Chunk Theory is the theory that everything can be crumbled into chunks the better to apprehend its meaning. Chunks are very different to, say, lumps or clods or crumbs or bits, and must certainly never be mistaken for smithereens. The proper definition of the chunk is given in the standard work on Chunk Theory, Chunk Theory, A Primer, by the Theoryâ€™s original theoriser, Gustav Chunk. Chunk was, of course, not the name he was born with, it is a pseudonym he hit upon the better to identify himself with the Theory he propounded. When he was not writing about chunks, Chunk busied himself destroying all trace of his true surname, so successfully that today we know him only as Chunk and do not have an atom of evidence regarding his real name. There is even some doubt as to whether or not his first name was Gustav but, as the parlance of today has it, letâ€™s not even go there.
Chunk was fond of demonstrating the beauty of his Theory by physically crumbling things into chunks, even things that do not readily lend themselves to crumblement. Faced with such a thing â€“ a public telephone kiosk, for example â€“ Chunk had no qualms about deploying hacksaws, axes, large heavy hammers and similar tools in order to effect his goal. He could regularly be seen marching about his town smashing things to bits, although when challenged he would protest that he was engaged in the â€œassisted crumbling of things into chunksâ€. And boy oh boy was he challenged! He made innumerable complaints that he was being followed about by municipal cohesion officials and coppers, arguing that such stalking was a form of entrapment. Much of the Primer was written in the waiting rooms of various courts and assizes where Chunk was due to face sanction.
He was the kind of man who tended to topple over when shoved with sufficient force, and this led him to refine his Theory in later years. Shoving and toppling were to be incorporated alongside crumblement and chunks without doing damage to the premisses of the original Theory, save for the sort of collateral damage one might expect. How it would all have held together is something we can only guess at, for the promised second edition of the Primer never appeared. Chunk himself was cagey whenever he was asked about it, which was seldom, as very few people â€“ very, very few people â€“ were remotely interested in his work. One Chunkist commentator claimed that only four copies of the Primer were ever sold, each of them to cronies with whom Chunk used to hang around in the streets of his town, laden with axes and hammers and slicers, eyeing up likely targets for assisted crumbling.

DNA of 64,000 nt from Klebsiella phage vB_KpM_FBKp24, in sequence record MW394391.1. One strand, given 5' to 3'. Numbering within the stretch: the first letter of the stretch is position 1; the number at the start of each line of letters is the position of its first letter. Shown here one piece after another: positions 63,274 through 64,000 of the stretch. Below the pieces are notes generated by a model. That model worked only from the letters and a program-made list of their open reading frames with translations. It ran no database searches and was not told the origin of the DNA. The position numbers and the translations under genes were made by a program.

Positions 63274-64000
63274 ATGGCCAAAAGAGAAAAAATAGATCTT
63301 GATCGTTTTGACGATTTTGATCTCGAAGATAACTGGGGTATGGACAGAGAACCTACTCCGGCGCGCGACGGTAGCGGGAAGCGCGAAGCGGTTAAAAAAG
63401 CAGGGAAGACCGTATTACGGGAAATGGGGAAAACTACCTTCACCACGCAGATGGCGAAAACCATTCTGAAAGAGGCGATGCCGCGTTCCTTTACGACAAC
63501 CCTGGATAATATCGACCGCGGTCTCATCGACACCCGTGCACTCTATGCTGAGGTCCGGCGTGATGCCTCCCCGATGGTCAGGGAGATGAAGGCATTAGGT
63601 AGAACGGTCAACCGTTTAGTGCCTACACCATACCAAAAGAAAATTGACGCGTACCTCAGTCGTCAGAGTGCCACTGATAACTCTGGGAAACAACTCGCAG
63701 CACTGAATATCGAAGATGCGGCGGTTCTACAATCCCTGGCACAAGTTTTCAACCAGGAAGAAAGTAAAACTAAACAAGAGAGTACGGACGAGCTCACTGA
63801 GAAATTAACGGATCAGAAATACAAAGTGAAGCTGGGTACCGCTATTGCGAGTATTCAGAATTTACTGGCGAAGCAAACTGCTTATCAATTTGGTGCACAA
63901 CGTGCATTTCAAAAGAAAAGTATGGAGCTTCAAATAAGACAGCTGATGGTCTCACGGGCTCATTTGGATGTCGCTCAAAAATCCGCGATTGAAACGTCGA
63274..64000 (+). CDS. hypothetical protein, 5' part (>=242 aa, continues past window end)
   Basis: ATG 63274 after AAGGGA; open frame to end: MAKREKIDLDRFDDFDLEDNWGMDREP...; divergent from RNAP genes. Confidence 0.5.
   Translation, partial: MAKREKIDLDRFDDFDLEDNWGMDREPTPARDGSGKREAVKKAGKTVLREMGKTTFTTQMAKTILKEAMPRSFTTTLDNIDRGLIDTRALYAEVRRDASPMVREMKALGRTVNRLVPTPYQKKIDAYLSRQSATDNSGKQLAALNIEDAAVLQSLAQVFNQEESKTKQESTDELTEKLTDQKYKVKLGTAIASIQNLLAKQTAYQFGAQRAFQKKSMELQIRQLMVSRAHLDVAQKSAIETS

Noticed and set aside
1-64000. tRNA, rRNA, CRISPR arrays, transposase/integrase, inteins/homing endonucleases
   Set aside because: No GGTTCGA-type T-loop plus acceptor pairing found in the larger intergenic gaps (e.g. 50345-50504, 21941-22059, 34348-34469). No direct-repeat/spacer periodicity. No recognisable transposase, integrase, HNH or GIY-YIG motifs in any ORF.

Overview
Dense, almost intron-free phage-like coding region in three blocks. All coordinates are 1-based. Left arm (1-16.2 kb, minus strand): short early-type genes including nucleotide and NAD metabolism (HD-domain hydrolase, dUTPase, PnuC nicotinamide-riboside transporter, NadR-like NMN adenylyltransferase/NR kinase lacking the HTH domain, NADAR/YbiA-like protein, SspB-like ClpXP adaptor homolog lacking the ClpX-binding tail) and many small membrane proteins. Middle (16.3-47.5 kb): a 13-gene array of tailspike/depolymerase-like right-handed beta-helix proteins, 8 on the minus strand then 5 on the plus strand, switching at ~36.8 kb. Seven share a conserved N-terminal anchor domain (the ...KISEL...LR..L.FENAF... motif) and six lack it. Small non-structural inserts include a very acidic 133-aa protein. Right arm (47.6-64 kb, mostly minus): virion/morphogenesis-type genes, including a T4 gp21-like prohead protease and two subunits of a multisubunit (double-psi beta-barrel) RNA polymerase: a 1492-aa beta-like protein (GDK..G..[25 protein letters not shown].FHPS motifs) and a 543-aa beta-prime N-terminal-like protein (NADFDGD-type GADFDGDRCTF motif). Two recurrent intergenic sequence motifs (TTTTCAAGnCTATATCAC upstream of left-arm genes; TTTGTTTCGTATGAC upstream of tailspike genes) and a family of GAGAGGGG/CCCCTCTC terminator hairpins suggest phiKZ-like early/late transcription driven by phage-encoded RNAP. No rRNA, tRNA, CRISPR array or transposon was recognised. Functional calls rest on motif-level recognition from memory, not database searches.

But there are other Chunkist commentators who hold radically different views. Indeed, the most intriguing feature of the whole business is that Chunkist commentators, disputants, devotees, fellow-travellers and hangers-on vastly outnumber the total number of people who have ever even laid eyes on a copy of the Primer, let alone read the damned thing. This signal fact has led to an offshoot of Chunk Theory known as Chunk Theory Theory, a field which has spawned an entire academic industry populated by beardy good-for-nothings who would be better employed digging drainage ditches, some of whom, apparently, actually do such drainage ditch digging, in between penning abstruse articles for the numberless Chunk Theory Theory journals.
I went to interview one such peasant scholar for this piece, but when I approached him, he shoved me with considerable force, and I toppled into the drainage ditch he had just completed digging. Such are the perils of Academe. I brush them aside, for I am both hoity and toity and I know where the bodies are buried. My father was a gravedigger, and his father before him, and they knew not only where the bodies were buried but on which side their bread was buttered, and they knew their onions too. You will rarely find a peasant scholar, Chunkist or otherwise, who knows such things. I was minded to follow the family gravedigging tradition, but I proved too weedy to handle a spade. Ironic, I suppose, that I end up flailing helplessly on my back at the bottom of a drainage ditch while a Chunkist starts to shovel chunks of crumbled earth over me, like a scene from a cheap horror film. But I shall abide, though I crumble to dust, dust in crumbled chunks, and in each crumbled chunk a worm that burrows.
Is there any truth in the supposition that Gustav Chunk spearheaded the BBC’s long-running ‘GCSE Bitesize’ project; a chunk-obsessed scheme if I ever saw one? Of course, this does raise the question of how big a chunk has to be to be considered ‘bite-size’ – an issue covered, I’m sure, in the first edition of ‘Chunk Theory, A Primer’. Though a blogger (and, as such, a minor chunk-creator) you may be interested to know that I am yet more of a ‘mass’ than a ‘chunk’ man.
>today we know him only as Chunk and do not have an atom of evidence regarding his real name …
Interpol is increasingly using anagrammatic means to reveal the birth-names of pseudonymously-operating larceners and swindlers. The same methods can be adapted in tracking down the inventor (I hope I do not seem to impugn his honesty) of Chunk Theory. Research so far suggests that he was christened ‘Hunky Hector’, and that the frequent bouts of apparent toppling over were a mere ruse to deflect attention away from his native hunkiness, hunkdom or hunkhood.
Plausible and distressing.